The proverbial rainbow will never lie beyond the next lurid tale. Nothing in the world was worth this. And I would never again give any crackpot who got off on being trustworthy to “pretty girls who are alone in the big bad city of Delhi” that pleasure.

After two hours he told me he did not have any jobs for me, but would I please take the email addresses  of four other consultants? By then I was too irritated to even care. I smiled calmly at him and took the addresses down, not even wanting to use any of them.

His paunch jiggled as he squeezed himself into the car. He thanked me for coming and meeting him. I thanked him for the iced tea with as much disdain that I could manage, barely mustering a smile.  The pleasure was all mine, he said. I didn’t want to argue on that and walked back into sanity.

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About roadlesstravelledby

I shall be telling this with a sigh Somewhere ages and ages hence: Two roads diverged in a wood, and I-- I took the one less travelled by, And that has made all the difference
This entry was posted in bringing up a child as a single mom, deviants, family, job, job search, new beginnings, single mom, starting over in Delhi and tagged , , , , , , . Bookmark the permalink.

17 Responses to The Song of a Single Mom: On the Road to El Dorado

  1. alice says:

    You can turn all these pieces of your experiences into a column for any English daily. Just write in and ask. I think it’s better to work from home. Oh, one more thing, I feel like punching his paunch. 🙂

  2. ar ki likhi says:

    ROFL….

  3. S says:

    And next time don’t just sit there and listen, but give a tight one where it hurts the most!!! 🙂

  4. Joy says:

    Sick men come in all shapes and sizes!!! However I do agree with you…..first of all I don’t want to term your situation as desperate….also its not something everyone should know about….not even the head hunter!!!!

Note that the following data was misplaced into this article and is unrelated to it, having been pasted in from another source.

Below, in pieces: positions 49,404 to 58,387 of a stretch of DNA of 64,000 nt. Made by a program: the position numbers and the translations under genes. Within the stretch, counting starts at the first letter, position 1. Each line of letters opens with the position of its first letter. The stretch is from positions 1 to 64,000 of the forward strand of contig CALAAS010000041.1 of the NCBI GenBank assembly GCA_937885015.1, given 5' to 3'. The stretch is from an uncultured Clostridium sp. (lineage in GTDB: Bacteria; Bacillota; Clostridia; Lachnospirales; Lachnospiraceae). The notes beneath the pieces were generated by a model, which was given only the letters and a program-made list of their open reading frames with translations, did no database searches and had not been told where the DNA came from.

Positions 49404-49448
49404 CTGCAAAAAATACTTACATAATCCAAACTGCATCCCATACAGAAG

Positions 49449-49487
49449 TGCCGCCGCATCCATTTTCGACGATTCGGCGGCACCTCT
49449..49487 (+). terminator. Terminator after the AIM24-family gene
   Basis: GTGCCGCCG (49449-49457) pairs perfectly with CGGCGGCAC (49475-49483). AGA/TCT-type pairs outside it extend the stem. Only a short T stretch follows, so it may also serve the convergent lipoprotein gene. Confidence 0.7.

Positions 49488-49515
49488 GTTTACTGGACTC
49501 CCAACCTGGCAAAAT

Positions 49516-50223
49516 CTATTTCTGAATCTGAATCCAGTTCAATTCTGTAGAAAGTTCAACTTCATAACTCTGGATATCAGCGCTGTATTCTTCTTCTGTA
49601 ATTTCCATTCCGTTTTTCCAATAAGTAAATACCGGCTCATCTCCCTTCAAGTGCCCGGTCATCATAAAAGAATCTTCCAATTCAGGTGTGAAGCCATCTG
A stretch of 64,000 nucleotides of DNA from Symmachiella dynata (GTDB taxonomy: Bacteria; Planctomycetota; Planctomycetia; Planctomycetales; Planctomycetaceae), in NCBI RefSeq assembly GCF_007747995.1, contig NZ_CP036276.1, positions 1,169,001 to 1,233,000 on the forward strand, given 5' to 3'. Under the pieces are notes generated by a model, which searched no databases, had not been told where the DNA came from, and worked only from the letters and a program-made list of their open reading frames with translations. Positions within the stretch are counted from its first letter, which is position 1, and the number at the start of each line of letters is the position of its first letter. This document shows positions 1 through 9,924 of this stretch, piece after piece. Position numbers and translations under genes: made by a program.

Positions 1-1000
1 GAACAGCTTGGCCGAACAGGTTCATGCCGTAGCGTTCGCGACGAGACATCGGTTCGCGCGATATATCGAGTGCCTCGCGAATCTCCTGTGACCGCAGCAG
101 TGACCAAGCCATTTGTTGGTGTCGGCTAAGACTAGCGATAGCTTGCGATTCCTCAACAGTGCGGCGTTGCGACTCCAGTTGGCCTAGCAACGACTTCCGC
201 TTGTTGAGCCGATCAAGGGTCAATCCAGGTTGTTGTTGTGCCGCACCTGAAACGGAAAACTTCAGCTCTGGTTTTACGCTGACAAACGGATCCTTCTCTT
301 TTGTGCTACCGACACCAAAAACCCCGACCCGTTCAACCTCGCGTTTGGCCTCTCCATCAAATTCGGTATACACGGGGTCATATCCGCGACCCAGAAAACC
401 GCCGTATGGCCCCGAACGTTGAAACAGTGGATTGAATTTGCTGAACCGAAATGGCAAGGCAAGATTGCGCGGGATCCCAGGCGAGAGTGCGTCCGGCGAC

5. tumpa says:

    I agree with s. shud have kicked his butt… excellent read, though..

  6. Aeshna says:

    ugggh…

  7. Ch. Roy says:

    Excellent write…….. your descriptive language communicates with the common reader, please listen to Alice and provoke yourself (with whatever reason) to print them in the print-media covering social issues. And, yes…. BTW – I shall see you in another 2-3 months, then I will request you to go back to this recruiter and fix an appointment once again to meet near Priya – only this time I will meet him (with or without you). Hope he probes into my life, makes queries on my personal issues and hears me out… promise he will spend at least 4 hours then …… It would be an apt revenge for you…. 😉

  8. Bhaswati says:

    this is amazing and so are you.

  9. alice says:

    Sometimes, you have to change the course or profession in your life. I did. To quote you: “And if it didn’t, I would try to knock on other doors.” You’ve said it yourself. So….?

  10. alice says:

    Send it to not just one but try as many as possible. You have to throw many stones before one hits the target. But don’t feel rejected or dejected if some don’t even have the courtesy to reply you.

  11. alice says:

    I feel more strongly about the job search posts which speak of the plights of women, especially single moms in India than the post on memories of your mother. These are the social issues and the harsh realities that the world needs to know about. Those pieces are njected with humour as well. If you want to start from your first post, you can use a pseudo for yourself and the people involved. I know, some people would think that you are airing or washing dirty laundry in public but you must be brave to face that. Posting them on blogs makes no difference, except that the readership may be smaller.

  12. drbillmackin says:

    I really interested in your post. Actually I posted a similar related article in my blog regarding this issue. What is your opinion about it?
    http://www.healthgrounds.net

    Bill

  13. reiki says:

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    They still agree with what you said and I believe we can always find new ideas for improvement.
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    thanks again

    Dott.Lorenzo Dall’Olio
    Professor Economics and Commerce Marketing Bocconi University
    Usui and Karuna Reiki Master
    http://www.inforeiki.it
    <a href=" ” title=”REIKI”>